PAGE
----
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What does it mean that Jesus became flesh

Lets understand what it does not mean first. It does not mean that his deity changed nature and became flesh. Nor does it mean that his flesh was made into deity.

Both the flesh and his deity are two different natures that dwelt in the same person.

We need to define what it means when it says he took on flesh. Jesus made the distinction John 3:6 "That which is born of the flesh is flesh, and that which is born of the Spirit is spirit.” Are two different properties, one is physical the other is immaterial.

The importance of this doctrine of human nature cannot be lessened or modified and neither can deity.

Romans 8:3 “sending His own Son in the likeness of sinful flesh”

In the likeness of sinful flesh, means he had a human body, the nature of man, but not sinful, he was a man without any of its sinful properties.

(Romans 8:3 [In the likeness of sinful flesh], [en (NT:1697) homoioomati (NT:3624) sarkos (NT:4508) hamartias (NT:263)]-literally, `in the likeness of the flesh of sin.' a very remarkable and pregnant expression. `It is not in the likeness of flesh'-for truly He "was made flesh" (John 11:14)-but `in the likeness of the flesh of sin;' in other words, He was made in the reality of our flesh but only in the likeness of its sinful condition. (See the excellent observations of DeWette.) [Similitudo-says Tertullian, quoted by Meyer-ad titulum peccati pertinebit non ad substantioe mendacium; referring to the Docetic heresy of our Lord's having assumed only an apparent Humanity.](from Jamieson, Fausset, and Brown Commentary)

Romans 8:3 In the likeness of sinful flesh en (NT:1697) homoioomati (NT:3624) sarkos (NT:4508) hamartias (NT:263). For "likeness" see Philippians 2:7, a real man, but more than man for God's "own Son." Two genitives "of flesh of sin" (marked by sin), that is the flesh of man is, but not the flesh of Jesus. (from Robertson's Word Pictures in the New Testament)

Romans 8:3since He was really and entirely human; but, "in the likeness of the flesh of sin:" really human, conformed in appearance to the flesh whose characteristic is sin, yet sinless. "Christ appeared in a body which was like that of other men in so as it consisted of flesh, and was unlike in so far as the flesh was not flesh of sin" (Dickson). (from Vincent's Word Studies of the New Testament)

Rom 1:3 “Concerning His Son Jesus Christ our Lord, who was born of the seed of David according to the flesh.” He could not be considered the son of David without being part of the lineage which would have to do with the blood line not just being in human form.

He was a descendant of David in his human nature, as a man. Of course, that he had another nature besides his humanity, while he was a man he was also something else; that there was a nature which was not descended from David, his deity from heaven which had no beginning. (Romans 9:5; Micah 5:2).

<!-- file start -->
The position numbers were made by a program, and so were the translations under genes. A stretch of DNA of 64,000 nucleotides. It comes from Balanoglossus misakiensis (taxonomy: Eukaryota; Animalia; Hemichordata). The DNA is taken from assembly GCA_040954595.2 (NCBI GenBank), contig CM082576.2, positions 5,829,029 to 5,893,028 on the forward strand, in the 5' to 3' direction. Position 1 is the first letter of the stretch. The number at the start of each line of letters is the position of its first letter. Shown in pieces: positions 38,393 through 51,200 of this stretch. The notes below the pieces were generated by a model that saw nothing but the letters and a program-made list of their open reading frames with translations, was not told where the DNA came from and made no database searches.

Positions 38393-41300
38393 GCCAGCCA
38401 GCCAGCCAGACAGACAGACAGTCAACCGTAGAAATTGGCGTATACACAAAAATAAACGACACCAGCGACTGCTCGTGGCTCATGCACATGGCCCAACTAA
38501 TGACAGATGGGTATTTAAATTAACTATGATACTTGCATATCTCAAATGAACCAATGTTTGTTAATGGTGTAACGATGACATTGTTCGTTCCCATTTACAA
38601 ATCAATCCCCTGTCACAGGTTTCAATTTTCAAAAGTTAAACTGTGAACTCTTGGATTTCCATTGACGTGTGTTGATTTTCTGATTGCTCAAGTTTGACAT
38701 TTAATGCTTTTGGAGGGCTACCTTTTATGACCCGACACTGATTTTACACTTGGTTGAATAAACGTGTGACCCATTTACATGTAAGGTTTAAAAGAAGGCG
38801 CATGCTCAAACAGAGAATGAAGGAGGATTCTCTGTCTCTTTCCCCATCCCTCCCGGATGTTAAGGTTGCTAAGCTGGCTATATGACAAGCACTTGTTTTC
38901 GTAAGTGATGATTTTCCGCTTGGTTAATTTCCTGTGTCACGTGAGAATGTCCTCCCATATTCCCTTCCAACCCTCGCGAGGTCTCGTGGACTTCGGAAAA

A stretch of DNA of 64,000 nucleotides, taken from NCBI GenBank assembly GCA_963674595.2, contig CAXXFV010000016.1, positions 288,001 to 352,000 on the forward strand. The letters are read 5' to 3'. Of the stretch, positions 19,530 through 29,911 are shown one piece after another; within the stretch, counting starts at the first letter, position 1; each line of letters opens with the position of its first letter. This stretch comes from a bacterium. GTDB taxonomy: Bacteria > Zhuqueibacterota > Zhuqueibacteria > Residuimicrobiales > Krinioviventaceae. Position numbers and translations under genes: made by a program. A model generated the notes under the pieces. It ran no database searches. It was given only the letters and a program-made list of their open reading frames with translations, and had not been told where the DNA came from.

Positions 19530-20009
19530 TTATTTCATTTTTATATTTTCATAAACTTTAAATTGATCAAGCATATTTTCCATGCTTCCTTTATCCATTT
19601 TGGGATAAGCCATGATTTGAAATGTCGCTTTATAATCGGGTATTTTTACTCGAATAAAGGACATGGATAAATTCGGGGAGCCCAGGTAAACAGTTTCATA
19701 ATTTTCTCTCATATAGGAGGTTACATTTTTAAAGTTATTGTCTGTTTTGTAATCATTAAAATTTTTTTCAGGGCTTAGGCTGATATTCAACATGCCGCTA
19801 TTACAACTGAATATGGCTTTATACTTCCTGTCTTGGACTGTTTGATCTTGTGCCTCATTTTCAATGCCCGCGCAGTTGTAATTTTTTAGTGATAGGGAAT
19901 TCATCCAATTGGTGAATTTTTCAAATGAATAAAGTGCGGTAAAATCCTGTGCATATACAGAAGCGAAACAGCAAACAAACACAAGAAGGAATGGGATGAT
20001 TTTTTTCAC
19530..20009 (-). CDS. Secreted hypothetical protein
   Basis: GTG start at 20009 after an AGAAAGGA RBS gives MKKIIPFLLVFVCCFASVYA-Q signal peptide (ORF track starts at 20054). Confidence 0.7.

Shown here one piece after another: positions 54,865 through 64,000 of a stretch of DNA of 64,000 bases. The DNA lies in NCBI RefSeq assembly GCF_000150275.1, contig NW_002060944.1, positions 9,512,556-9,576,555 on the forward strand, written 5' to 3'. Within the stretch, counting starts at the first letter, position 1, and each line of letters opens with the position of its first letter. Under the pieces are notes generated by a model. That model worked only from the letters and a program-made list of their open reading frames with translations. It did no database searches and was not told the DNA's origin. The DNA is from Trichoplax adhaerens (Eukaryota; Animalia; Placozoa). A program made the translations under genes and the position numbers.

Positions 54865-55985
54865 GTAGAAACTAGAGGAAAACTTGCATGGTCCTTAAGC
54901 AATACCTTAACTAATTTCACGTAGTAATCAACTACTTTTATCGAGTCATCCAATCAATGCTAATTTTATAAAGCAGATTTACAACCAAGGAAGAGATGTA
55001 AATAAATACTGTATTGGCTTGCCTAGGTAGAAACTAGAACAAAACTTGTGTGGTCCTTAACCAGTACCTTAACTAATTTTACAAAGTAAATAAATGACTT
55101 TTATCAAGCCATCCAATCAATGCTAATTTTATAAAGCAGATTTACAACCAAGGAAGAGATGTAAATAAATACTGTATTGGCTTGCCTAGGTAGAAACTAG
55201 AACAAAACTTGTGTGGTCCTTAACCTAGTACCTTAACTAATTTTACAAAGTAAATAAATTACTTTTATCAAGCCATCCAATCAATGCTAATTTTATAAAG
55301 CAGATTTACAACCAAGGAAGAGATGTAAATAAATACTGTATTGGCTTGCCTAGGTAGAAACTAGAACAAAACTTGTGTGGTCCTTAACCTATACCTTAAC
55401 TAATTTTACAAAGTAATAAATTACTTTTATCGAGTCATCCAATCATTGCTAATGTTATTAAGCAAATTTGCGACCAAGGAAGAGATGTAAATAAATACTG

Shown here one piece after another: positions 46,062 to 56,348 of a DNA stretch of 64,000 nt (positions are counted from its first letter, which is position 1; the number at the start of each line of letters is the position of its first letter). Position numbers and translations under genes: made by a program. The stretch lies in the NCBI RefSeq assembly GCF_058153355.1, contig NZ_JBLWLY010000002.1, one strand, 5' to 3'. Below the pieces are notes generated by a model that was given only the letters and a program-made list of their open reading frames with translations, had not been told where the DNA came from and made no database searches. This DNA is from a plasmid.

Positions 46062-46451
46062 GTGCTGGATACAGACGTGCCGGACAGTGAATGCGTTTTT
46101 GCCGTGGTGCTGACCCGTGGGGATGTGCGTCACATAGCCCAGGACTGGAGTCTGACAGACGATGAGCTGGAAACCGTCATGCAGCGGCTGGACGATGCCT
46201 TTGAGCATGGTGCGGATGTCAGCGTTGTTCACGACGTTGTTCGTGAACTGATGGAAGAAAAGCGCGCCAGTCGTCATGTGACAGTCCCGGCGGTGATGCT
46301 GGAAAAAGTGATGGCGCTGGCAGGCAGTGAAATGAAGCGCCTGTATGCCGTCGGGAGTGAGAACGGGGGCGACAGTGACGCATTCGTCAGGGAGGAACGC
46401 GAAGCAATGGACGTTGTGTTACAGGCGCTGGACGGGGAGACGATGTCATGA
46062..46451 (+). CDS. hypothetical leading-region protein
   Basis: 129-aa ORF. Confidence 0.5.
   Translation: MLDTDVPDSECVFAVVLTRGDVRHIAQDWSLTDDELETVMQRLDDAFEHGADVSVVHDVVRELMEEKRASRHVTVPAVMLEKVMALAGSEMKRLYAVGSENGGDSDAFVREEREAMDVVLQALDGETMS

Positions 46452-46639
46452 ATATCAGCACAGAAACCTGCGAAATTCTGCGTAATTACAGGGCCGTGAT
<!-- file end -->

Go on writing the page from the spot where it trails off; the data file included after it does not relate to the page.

Becoming flesh is the means by which the invisible God became visible to man, not just as a manifestation but taking up a body that will forever continue. God communicated to man in ancient times by His word through the prophets (Heb.1:1) but now has communicated to us directly through His Son who became man.

John 1:14: “The word became flesh and dwelt among us and we beheld His glory, the glory as the only begotten of the Father.” The Word “became,” in Greek, ginomai, means a change of position, not a change of substance. Flesh in Greek is en sarke.  Here Jesus’ glory relates to that only of the Father. Implying that he who had pre-existence became united with the man. 

We need to be balanced in our understanding of just how man was to reflect his image. D.E. Trueblood said, “To say God is completely different from us is as absurd to say that he is completely like us.”

Speaking of Jesus in Phil.2:5: “Who being in the form of God did not consider it robbery to be equal with God.” V.7: “But made Himself of no reputation, and took upon Him the form of a servant, and was made in the likeness of men:

     The form of God is Spirit that is His essence of being. We see that Christ has this same form. The Greek word for “form” is morphe, meaning that quality, the essential character that makes something what it is. Here Christ already existed in this nature and did not consider it to be robbery to be equal with another who is God. He did not have to covet or strive for His position; it was something He already possessed in eternity. Christ did not have to assert equality with God, but instead, emptied himself of what was rightfully his by becoming a man, a servant. This was a change of position, not a change in nature. He as God could not empty himself of His essential nature since unchangeableness is part of this. All His attributes are eternal, He could not eliminate any but He could put their independent used aside as He became a man and lived in submission.

Phil.2:7: “But made himself of no reputation taking the form of a bond servant, being made in the likeness of men.” This emptying was not a substance change of nature, but a putting aside of his position. It means while possessing all the nature and attributes of deity He did not use them for his own personal use but only for His Fathers will and pleasure. He did not do anything without first being instructed by the Father, perfect submission.

The phrase “the form of a bond servant” is identical in its content of the former “form,” “the form of God.” The later “form” being all that makes one a servant. He, as the Son, true deity, voluntarily laid aside using His divine attributes and privileges and entered the world of human existence taking on the role of a servant to humanity by adding a human nature to His deity.


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